— Edited by Emma McElhaney 
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WEDNESDAY, SEPTEMBER 25, 2013PAGE 2CONTACT US
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Calendar
What:
Ten-year Anniversary Cele-bratio
When:
2:30 p.m. to 5:30 p.m.
Where:
Ambler Student RecreationFitness Center
Cost:
Free
What:
International Peace andConfict Studies Film Festival
When:
Spencer Museum o Artauditorium
Where:
5 p.m. to 7:30 p.m.
About:
The Center o Latin Ameri-can & Caribbean Studies presents“Machuca” (2004). The lm runs or121 minutes.
Wednesday, Sept. 25Thursday, Sept. 26Friday, Sept. 27Saturday, Sept. 28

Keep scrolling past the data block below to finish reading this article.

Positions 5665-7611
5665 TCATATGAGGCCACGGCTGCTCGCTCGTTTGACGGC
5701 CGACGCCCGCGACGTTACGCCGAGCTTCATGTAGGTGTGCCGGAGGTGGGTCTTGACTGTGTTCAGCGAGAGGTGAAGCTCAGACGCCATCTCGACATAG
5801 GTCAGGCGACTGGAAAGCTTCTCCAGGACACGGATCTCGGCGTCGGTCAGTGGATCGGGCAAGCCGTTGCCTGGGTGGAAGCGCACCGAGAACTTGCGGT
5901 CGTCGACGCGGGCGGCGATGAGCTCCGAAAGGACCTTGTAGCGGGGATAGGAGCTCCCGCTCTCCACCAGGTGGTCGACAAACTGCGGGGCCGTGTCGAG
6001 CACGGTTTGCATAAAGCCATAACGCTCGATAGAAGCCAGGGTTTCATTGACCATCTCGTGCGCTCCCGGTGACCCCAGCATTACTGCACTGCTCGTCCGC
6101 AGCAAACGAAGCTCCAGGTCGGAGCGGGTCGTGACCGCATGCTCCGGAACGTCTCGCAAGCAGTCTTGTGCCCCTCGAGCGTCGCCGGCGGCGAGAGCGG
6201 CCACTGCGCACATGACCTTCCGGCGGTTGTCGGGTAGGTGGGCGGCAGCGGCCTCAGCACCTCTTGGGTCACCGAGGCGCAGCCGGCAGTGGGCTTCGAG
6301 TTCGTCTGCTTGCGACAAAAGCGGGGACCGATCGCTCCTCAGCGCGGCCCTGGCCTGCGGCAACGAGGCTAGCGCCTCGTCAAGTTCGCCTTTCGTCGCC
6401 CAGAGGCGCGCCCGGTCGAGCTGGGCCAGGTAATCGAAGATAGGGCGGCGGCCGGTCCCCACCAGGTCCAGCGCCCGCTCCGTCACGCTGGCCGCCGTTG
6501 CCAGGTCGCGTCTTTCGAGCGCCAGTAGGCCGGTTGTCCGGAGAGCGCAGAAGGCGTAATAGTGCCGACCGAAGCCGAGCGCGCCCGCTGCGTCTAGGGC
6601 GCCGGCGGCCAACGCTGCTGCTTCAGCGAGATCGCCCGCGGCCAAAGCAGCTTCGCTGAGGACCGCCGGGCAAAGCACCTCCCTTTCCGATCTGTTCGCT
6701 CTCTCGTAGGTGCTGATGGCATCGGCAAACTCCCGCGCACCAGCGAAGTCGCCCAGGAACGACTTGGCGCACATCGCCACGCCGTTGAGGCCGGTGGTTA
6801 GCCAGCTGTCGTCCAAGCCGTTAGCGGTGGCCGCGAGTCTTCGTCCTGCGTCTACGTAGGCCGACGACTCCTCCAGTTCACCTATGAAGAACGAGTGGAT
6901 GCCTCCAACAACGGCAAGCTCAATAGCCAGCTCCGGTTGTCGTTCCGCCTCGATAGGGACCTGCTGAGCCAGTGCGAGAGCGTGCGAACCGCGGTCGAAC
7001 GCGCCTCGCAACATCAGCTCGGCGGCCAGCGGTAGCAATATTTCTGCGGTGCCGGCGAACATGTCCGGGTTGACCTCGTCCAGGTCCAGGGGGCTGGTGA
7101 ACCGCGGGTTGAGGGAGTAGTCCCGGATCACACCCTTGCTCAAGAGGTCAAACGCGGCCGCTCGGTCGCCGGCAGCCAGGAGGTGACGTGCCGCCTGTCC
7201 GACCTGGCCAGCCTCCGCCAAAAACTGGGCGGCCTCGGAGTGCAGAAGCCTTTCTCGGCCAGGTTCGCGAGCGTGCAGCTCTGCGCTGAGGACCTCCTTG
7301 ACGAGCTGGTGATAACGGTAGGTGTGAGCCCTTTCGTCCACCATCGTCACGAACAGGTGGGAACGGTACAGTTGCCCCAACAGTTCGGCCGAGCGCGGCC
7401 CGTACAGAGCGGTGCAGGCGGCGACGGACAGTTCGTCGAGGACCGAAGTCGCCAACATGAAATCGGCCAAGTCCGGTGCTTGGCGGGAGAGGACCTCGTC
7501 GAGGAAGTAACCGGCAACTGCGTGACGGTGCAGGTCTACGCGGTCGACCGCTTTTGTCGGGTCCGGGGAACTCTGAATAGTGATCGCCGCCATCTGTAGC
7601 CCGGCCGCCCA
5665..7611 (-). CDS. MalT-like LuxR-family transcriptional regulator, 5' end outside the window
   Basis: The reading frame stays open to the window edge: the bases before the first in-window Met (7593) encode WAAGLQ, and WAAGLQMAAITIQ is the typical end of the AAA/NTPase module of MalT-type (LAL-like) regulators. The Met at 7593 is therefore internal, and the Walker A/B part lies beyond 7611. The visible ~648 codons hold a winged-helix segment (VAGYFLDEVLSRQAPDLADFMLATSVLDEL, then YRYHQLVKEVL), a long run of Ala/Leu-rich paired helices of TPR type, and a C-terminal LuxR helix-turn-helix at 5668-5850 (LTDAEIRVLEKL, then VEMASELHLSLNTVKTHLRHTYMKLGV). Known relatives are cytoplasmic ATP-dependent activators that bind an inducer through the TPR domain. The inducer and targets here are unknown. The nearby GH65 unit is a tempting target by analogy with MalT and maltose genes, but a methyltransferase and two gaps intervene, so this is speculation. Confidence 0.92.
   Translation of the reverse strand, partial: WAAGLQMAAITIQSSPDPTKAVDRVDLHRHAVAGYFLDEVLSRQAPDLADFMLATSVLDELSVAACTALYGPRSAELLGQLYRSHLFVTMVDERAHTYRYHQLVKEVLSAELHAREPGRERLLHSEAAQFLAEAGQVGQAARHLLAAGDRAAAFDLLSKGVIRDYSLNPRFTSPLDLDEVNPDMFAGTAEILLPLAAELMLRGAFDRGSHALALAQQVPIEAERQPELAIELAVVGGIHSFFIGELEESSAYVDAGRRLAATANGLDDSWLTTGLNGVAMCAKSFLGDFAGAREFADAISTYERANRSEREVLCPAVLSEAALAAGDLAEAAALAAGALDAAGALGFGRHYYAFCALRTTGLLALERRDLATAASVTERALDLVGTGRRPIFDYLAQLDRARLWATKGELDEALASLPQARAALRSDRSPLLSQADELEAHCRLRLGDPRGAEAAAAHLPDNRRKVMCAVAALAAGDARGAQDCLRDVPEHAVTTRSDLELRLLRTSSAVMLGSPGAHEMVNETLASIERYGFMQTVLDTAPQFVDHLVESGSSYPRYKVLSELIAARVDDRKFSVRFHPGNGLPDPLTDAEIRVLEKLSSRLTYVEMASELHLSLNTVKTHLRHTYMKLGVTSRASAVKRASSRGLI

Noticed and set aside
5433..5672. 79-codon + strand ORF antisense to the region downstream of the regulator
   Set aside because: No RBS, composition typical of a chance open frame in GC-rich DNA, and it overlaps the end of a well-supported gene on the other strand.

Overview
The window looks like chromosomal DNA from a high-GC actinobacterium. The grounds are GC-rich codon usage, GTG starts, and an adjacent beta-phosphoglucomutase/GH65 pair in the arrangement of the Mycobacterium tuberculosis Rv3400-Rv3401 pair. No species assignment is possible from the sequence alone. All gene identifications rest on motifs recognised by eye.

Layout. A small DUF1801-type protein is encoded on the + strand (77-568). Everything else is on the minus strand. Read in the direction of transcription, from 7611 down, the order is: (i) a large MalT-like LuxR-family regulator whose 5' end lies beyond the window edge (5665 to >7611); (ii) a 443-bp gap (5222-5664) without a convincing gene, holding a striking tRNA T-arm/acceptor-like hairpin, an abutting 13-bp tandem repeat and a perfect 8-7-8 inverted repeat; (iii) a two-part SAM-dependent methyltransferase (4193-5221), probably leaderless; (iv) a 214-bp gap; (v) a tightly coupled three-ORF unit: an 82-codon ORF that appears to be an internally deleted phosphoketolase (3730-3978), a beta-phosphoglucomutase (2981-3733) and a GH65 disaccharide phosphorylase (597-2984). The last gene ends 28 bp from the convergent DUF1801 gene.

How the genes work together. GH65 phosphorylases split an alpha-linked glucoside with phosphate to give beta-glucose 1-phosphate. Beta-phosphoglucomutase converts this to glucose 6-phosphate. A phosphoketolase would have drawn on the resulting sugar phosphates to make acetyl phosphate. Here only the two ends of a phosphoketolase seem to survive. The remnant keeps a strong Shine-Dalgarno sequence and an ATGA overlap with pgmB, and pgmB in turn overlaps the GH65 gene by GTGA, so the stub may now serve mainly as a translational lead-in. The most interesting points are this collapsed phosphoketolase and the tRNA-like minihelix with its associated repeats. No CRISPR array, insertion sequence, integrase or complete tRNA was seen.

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eachers have started to moveaway rom multiple choice examsand towards alternative testingmethods, said Bruce Frey, Univer-sity associate proessor in psychol-ogy and research in education andthe author o “Modern ClassroomAssessment.” In the past, mosttests were given in traditional pa-per-and-pencil ormats, but many other methods have started to be-come more popular among teach-ers.Frey said one reason or this shiis that multiple choice tests don’tshow how students can apply class-room knowledge to an actual liesituation.“So many o the ways that wetest and assess students in class are very articial, and are things thatwe wouldn’t see outside o a class-room,” Frey said. “In real lie, whenpeople are evaluated on their skillsor perormance, it’s not going to beon a multiple choice test.”Tis issue can be addressed with“authentic assessments,” which isone alternative method o testingdiscussed in Frey’s book. Whilethere are many diferent denitionso authentic assessments, Frey saidthat they essentially test the stu-dent’s skills and abilities past basicclassroom knowledge.Tis could be done in many di-erent ways,depending onthe subjectarea. Studentscould write anessay, perorma task, create aproject or com-plete any otherassessmentthat reects their ability level.Frey said the problem with thisnew test strategy is that it tendsto be very subjective and requiresthe teacher to put a lot o thoughtinto airly testing every individualstudent. In addition, it also createsa challenge or the teacher — in-structors must gure out how tobest assign point values to non-tra-ditional testing measures.Because o this, a simple multiplechoice test with points awarded oreach correctly answered questionis oen times chosen over peror-mance-based assessments in orderto objectively assign a grade oreach student. While the studentshave less o a chance to show theirpersonal skills and abilities, multi-ple choice tests are optimal or test-ing a student’s basic knowledge andgrasp o a subject, said Frey.Another concept that Frey cov-ers in his book is the “ormativeassessment.” With this type o as-sessment, students are continually evaluated on their knowledge leveland what areas they do and do notunderstand. Tis evaluation mightcome in the orm o quizzes, dis-cussions or the student personally evaluating what they understand.While these checks may not alwaysbe valued toward the student’s nalgrade in the class, they allow boththe teacher and the student to seewhat concepts need to be claried."Tis idea o requently givingmeaningul eedback during thetime that learning is orming iswell-established as efective in in-creasing learning and test peror-mance,” Frey said. "It's the only typeo assessment that's been shown toincrease learning."Another one o the modern as-sessment techniques that Frey writes about in his book is the"universal test design," which is theidea to design assessments in a way that allows each individual studentto complete them and perormwell, despite diversity.“Te ways we teach and assessshould be useul and valuable orevery single student, no matter i they have a disability, regardless o what culture they come rom, orwhat their characteristics are,” Frey said.Frey adds that as teachers ndmore ways to create these types o universal assessments, more andmore students can complete themwithout being treated diferently rom any other student.However, instructors don’t needto choose between traditional test-ing methods and newer strategies.Lauren Dollar, a junior rom Nixa,Mo., said that a balance must ex-ist between completing hands-on,skill-based tasks and testing stu-dent understanding with a tradi-tional, paper-and-pencil method.“Tere’s no way to get aroundmultiple choice tests in order totest the students’ knowledge on theacts and theories that they learnedabout,” Dollar said. “As a teacher,in order to see where the studentis and how they’re progressing, youneed a comparison to see i they’reprogressing rom where they wereat the beginning.”Dollar recently applied to theSchool o Education and oundthat through school observations,she could make strong connectionsbetween what she read about in hertextbooks and how to realistically apply that knowledge when she’sinteracting with students.“You have to have the real-worldexperience, and you also have tocome back to the classroom andlearn why it works and how itworks,” Dollar said.